10. Prayer. This is the biggest one. Prayer is the ultimate refocusing technique and works every. single. time.
  11. Imipramine, sold under the brand name Tofranil, among others, is a tricyclic antidepressant (TCA) mainly used in the treatment of depression. It is also effective in treating anxiety and panic disorder. I did take this in 1996 and I did NOT have one single panic attack. But the drug made me excessively sleepy and I gained 30 pounds in 4 months. NOT an option for me. But it did calm my brain down long enough to do the cognative behavior therapy work with a professional.
  12. Cognitive Behavior Therapy. (CBT) is a short-term, goal-oriented psychotherapy treatment that takes a hands-on, practical approach to problem-solving. Its goal is to change patterns of thinking or behavior that are behind people’s difficulties, and so change the way they feel. CBT for panic disorder is an effective treatment for sufferers with or without agoraphobia. It may be used in conjunction with medication or independently. CBT empowers the patient with techniques to manage stress and decrease anxiety and correct thinking patterns that potentiate panic. Works. It really does. But it is simply a coping tool.
  13. Regular Therapy. This typically works very well, regardless. Just talking things out, learning time management and boundary setting skills – all very important for someone with panic disorder.
  14. Xanax – Alprazolam is used to treat anxiety and panic disorders. It belongs to a class of medications called benzodiazepines which act on the brain and nerves (central nervous system) to produce a calming effect. It works by enhancing the effects of a certain natural chemical in the body (GABA). This drug works very, very well and quickly. I’ve taken it a handful of times. However, it is highly addictive, so my doctor will not prescribe this pill for long term use.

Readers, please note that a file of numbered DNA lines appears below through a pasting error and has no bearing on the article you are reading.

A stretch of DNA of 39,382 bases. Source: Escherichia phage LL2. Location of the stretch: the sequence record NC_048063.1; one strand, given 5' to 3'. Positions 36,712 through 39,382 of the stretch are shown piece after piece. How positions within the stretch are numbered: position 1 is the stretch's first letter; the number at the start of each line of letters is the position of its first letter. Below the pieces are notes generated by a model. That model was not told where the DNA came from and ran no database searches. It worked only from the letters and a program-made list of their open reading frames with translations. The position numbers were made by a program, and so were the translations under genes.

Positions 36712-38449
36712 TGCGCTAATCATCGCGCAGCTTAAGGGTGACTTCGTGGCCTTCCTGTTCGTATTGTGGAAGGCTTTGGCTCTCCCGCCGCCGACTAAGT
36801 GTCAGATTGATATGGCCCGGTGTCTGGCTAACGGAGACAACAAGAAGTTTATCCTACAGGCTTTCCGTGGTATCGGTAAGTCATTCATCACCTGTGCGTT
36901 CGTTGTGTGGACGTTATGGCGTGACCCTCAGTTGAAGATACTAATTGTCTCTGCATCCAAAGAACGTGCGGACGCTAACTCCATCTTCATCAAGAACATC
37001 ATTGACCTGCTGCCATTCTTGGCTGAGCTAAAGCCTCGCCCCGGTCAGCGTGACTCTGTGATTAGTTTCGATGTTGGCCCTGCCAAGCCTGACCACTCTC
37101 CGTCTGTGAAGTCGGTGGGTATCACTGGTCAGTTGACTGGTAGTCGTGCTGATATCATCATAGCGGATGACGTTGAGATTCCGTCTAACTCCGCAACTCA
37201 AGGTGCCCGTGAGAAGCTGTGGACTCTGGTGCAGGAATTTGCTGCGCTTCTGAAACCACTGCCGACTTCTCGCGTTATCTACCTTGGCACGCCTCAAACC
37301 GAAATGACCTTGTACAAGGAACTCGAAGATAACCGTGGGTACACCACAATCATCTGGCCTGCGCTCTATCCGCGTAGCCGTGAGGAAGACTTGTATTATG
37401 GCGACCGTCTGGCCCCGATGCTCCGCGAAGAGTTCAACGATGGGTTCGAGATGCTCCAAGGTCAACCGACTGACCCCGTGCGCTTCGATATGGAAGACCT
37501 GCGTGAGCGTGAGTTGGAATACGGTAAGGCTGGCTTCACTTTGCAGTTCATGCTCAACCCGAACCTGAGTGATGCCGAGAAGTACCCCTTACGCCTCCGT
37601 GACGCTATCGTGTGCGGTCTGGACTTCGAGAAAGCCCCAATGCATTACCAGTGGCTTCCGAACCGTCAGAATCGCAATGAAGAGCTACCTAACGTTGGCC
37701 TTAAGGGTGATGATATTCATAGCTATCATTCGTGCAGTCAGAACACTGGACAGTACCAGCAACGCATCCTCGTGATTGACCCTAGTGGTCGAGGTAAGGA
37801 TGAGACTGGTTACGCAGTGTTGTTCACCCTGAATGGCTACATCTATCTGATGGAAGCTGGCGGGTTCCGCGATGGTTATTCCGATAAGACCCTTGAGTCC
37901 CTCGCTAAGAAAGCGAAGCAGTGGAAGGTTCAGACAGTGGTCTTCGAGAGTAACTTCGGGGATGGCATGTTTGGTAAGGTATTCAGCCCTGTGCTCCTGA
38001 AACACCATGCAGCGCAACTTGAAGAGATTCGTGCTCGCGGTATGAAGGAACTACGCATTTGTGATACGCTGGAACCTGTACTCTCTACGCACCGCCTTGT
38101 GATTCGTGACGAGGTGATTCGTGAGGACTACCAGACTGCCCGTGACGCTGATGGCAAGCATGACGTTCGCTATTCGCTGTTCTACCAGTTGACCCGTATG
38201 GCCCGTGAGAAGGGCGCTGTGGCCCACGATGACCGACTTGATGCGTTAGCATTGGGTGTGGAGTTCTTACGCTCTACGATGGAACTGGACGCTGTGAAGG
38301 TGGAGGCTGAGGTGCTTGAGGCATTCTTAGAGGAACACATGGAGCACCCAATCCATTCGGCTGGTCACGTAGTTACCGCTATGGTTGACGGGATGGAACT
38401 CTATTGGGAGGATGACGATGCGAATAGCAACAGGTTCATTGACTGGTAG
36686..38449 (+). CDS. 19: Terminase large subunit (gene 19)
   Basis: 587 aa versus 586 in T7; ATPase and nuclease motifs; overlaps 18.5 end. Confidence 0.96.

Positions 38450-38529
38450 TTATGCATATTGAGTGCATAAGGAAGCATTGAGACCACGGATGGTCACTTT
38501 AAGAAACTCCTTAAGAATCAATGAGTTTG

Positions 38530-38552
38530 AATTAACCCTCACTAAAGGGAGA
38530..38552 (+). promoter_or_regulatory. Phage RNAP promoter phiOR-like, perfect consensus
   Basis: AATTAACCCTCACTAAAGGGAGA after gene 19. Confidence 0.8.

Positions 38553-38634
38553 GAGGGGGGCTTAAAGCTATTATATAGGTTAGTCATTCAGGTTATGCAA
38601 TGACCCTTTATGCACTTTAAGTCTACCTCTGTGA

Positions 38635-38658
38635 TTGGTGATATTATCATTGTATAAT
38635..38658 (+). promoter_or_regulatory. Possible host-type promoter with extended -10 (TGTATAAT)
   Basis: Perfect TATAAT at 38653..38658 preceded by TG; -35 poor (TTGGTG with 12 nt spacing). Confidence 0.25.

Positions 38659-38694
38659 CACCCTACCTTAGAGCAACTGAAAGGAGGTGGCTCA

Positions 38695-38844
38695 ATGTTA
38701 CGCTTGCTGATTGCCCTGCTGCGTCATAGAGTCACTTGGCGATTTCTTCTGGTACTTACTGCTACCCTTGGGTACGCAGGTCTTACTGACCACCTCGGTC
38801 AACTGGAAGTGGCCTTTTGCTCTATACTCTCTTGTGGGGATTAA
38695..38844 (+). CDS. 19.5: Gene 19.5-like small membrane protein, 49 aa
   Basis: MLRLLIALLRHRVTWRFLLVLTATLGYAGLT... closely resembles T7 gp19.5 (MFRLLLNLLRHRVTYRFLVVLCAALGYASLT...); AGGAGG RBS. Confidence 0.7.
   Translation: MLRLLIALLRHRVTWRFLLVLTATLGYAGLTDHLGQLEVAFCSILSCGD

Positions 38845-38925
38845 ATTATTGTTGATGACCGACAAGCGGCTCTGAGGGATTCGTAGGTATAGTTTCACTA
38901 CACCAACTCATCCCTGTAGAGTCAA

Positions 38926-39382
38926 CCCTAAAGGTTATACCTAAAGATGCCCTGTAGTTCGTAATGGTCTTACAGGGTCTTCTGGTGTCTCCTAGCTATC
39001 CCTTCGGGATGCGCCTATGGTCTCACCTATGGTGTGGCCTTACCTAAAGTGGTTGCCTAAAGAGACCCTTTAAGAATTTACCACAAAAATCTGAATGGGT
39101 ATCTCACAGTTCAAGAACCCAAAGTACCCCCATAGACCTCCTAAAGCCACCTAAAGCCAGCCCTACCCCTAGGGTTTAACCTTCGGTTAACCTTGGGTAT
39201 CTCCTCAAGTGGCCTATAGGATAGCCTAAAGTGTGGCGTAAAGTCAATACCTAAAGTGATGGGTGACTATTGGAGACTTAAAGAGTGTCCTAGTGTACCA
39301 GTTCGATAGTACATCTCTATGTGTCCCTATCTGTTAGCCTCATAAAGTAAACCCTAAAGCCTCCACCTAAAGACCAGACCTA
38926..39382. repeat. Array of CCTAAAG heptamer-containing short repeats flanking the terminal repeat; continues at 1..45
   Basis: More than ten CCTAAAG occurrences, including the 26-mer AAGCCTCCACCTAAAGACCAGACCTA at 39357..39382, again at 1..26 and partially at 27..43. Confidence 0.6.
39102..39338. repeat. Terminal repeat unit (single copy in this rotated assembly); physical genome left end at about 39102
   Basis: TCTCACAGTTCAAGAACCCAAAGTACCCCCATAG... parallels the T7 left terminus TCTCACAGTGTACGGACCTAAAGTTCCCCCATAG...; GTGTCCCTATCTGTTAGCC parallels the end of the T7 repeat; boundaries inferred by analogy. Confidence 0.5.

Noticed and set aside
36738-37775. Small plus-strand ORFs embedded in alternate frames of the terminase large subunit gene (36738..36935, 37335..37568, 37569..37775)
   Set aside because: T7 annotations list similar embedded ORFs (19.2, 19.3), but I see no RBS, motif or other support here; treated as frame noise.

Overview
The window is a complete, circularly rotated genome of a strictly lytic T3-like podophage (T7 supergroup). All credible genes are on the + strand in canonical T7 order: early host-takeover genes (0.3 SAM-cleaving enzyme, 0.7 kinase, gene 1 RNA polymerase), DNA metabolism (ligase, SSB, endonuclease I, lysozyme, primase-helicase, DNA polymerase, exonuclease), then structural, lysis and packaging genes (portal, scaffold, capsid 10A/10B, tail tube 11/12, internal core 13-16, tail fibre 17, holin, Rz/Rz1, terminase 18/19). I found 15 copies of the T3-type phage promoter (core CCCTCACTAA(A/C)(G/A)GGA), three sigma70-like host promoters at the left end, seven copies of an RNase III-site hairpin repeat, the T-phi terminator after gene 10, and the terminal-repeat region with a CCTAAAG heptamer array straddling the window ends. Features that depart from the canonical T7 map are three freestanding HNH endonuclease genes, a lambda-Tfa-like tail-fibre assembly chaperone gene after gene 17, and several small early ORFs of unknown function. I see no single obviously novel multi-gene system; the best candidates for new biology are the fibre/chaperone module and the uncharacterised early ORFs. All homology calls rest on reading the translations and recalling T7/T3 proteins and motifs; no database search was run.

15. Massage – And massage can help get you back on your feet by increasing circulation, relaxing muscles, and improving joint movement and flexibility.
  16. Lexapro – Selective Serotonin Reuptake Inhibitor (SSRI) It can treat depression and generalized anxiety disorder (GAD). I tried this back in 2007, and I was only able to handle it for 3 weeks. I had racing thoughts and a racing heart, plus terrible headaches. This was not a good fit for me. I was prescribed this after suffering my second run with meningitis. As it turns out, stress will cause recurrent episodes. My doctor thought this would help. Nope.
  17. Floating – Flotation-REST has been found to be effective in reducing anxiety. A 2018 study showed that a single one-hour session in a sensory deprivation tank was capable of a significant reduction in anxiety and improvement in mood in the 50 participants with stress- and anxiety-related disorders.